April 10, 2007

I sometimes think that the only thing I actually carried away of any value from my college years was an appreciation for several musicians and music groups. I came to love the group Yes for instance, and started listening to Neil Young and Emerson, Lake, and Palmer. And since it was college, I found a greater appreciation for Pink Floyd for reasons you can imagine.

But by far, the musical group that I’ve carried with me with the most enthusiasm is Genesis. By the time I was introduced to them, Peter Gabriel was no longer with the group and drummer Phil Collins had taken over lead vocals for two albums. That particular Phil Collins wasn’t yet the sometimes sticky sweet pop star that makes me periodically cringe now, that he morphed into years later. That Phil Collins still had long hair and a beard, sometimes looked like Charles Manson (take a look at the pictures on Seconds Out), and played the Artful Dodger on stage as he had done (really) when he was younger.

The first time I heard Trick of Tale, and especially the cuts “Squonk” and”Ripples,” I was hooked. I borrowed that album from the guy who introduced me to their music numerous times before he finally just gave it to me, because he’d dropped it and chipped out Squonk on the first side.

I wasn’t especially enamored with Wind and Wuthering, but when the live Seconds Out was released, that was something special — live, in Paris, to an appreciative audience. It was an epiphany. But guitarist Steve Hackett left after that, upset that he didn’t get more songs on Wind & Wuthering. I thought the soaring guitar pieces were gone, but bassist Mike Rutherford stepped forward on guitar for the studio albums and Tony Banks’ did magic on the keyboards, and the live performances were definitely more than ably handled by Daryl Stuermer, who played both guitars and bass. They were also joined by drummer Chester Thompson on tour, since Collins was now front man. Stuermer and Thompson still play with Genesis on tour, but irritatingly, aren’t listed as full members of the band.

After Hackett’s departure, Collins, Rutherford, and Banks released And Then There Were Three, which had a couple of good cuts but for the most part was a let down, for me anyway. It moved away from the progressive-art sound, and though they had a strong following in Europe up to then, it disappointed long-time fans. Yet the album went gold on the strength of “Follow You, Follow Me,” foreshadowing Collins’ pop stardom with Genesis’ first big hit.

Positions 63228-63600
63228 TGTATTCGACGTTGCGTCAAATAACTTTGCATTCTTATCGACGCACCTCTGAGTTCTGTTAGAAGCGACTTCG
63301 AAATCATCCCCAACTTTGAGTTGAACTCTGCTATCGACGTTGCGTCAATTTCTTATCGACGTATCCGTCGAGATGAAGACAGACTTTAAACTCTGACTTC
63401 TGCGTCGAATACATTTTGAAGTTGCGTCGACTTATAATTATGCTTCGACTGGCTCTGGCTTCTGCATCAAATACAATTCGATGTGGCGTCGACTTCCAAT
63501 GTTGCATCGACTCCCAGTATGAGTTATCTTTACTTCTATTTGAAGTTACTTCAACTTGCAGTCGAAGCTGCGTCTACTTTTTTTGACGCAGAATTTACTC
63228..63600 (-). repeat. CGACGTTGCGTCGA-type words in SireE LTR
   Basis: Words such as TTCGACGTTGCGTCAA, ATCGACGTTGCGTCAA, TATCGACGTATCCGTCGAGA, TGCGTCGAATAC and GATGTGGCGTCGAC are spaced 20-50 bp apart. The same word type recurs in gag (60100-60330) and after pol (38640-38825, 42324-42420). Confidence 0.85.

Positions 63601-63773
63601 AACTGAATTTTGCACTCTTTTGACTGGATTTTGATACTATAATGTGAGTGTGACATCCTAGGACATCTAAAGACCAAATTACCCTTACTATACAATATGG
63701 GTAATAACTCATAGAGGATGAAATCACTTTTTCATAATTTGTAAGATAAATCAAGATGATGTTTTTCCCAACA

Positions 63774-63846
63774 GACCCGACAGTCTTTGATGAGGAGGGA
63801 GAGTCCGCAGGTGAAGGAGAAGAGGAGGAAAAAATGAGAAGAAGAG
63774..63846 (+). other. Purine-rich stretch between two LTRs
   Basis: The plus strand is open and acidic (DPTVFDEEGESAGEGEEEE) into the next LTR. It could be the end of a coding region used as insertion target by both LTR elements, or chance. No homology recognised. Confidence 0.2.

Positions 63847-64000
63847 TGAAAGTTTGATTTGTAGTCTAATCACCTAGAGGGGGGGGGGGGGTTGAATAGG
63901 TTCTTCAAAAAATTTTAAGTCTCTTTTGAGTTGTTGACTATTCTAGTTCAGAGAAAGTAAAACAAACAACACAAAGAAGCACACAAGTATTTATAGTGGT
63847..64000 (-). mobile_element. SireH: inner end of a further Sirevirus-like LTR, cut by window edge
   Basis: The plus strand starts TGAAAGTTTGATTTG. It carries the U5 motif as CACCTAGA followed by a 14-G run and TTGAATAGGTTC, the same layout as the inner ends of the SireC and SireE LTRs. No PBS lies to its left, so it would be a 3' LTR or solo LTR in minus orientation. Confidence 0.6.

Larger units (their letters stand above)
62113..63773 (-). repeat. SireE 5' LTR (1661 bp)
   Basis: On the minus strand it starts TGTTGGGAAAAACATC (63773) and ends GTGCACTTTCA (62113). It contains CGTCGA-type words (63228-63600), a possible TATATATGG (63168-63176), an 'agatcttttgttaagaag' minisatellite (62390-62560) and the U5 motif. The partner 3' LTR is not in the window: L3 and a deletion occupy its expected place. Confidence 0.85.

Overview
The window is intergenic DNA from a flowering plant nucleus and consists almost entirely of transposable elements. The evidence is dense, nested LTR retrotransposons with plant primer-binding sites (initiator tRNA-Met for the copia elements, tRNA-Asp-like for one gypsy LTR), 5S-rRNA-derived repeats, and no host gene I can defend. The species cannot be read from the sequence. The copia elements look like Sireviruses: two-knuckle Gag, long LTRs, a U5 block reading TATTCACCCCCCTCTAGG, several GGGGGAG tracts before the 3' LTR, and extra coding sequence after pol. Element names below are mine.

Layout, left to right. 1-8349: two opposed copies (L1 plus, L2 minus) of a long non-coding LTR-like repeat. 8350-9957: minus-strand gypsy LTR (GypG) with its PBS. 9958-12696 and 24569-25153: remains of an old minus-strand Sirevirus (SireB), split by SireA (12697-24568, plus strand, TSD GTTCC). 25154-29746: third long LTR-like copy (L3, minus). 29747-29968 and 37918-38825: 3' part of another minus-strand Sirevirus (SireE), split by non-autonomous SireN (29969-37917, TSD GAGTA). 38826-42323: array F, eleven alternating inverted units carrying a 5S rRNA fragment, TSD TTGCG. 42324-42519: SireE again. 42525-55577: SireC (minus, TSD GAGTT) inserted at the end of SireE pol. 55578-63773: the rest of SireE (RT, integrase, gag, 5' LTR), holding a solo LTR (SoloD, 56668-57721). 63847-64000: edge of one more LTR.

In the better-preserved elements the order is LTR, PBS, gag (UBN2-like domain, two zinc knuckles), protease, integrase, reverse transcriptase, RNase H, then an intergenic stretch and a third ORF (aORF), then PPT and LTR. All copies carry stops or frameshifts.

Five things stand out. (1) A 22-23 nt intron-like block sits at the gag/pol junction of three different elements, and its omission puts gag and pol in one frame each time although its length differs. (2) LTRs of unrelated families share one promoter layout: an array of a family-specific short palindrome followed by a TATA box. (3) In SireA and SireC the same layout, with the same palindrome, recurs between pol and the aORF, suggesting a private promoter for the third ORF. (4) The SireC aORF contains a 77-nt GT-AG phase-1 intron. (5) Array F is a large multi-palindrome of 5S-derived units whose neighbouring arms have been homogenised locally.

Three was supported with a tour and I made a trip to Dayton’s Hera Arena to see them. This was back in the general admission, festival seating days, where everyone could gather in front of the stage, which we did. I’d gone with three college friends, including the guy who introduced me to their music. We were very, very close to the stage, maybe 20 feet, passing a periodic joint up and down the seemingly endless row of spectators. I’m still amazed my dorm room keys with the roach clip on them made them back to me when the joint ended. Ah, those were the good ol’ days 😉

Genesis formed when the members were still in school in their mid-teens, Gabriel, Banks, Rutherford, Chris Stewart and Anthony Phillips. Drummer Stewart was replaced by John Mayhew, whom Collins replaced in 1970, the year Phillips left. Steve Hackett took over for Phillips. It’s hard to believe Genesis been around for 40 years. Collins left the band for several years after the “The Way We Walk” (We Can’t Dance) tour. Rutherford and Banks carried on for one album with vocals by Ray Wilson, and while several selections on that album were good, I felt sorry for Wilson. It had to suck to be him, trying to rise to all that history.

Rutherford and Banks finally disbanded Genesis after that album, only to get back together with Collins at the end of last year for their current reunion world tour. They tried to get the 5 man line up together again — Hackett on guitars and Peter Gabriel doing some of the vocals, but it didn’t pan out. Hackett sent his regrets but wished them well, and while Gabriel agreed in principle, they could never pin him down as to tour dates.

I’ve seen Genesis in concert 5 times, in Dayton, Cincinnati, and Indianapolis. The first concert was the most memorable for numerous reasons. I remember the Duke tour as excessively loud in the horrible acoustics of Cincinnati’s Riverfront Coliseum, the sometimes odd song selection of the ABACAB tour, and the Phil Collins impersonator roaming the RCA dome in Indianapolis prior to the show starting for “We Can’t Dance.”

It would be nice to see them again on this world tour but I’ll be damned if I’m paying $200, $500, or more, for tickets (I saw third row, middle tickets on sale in Columbus for $1300! WTF!?).

Who the hell’s bright idea was this to gouge fans after 30 or 40 years? Maybe if Gabriel was participating, it would be worth a couple of hundred for decent seats, but certainly not $1300.

Sorry guys, this time I pass. I’ll go see Rush in the fall instead 🙂


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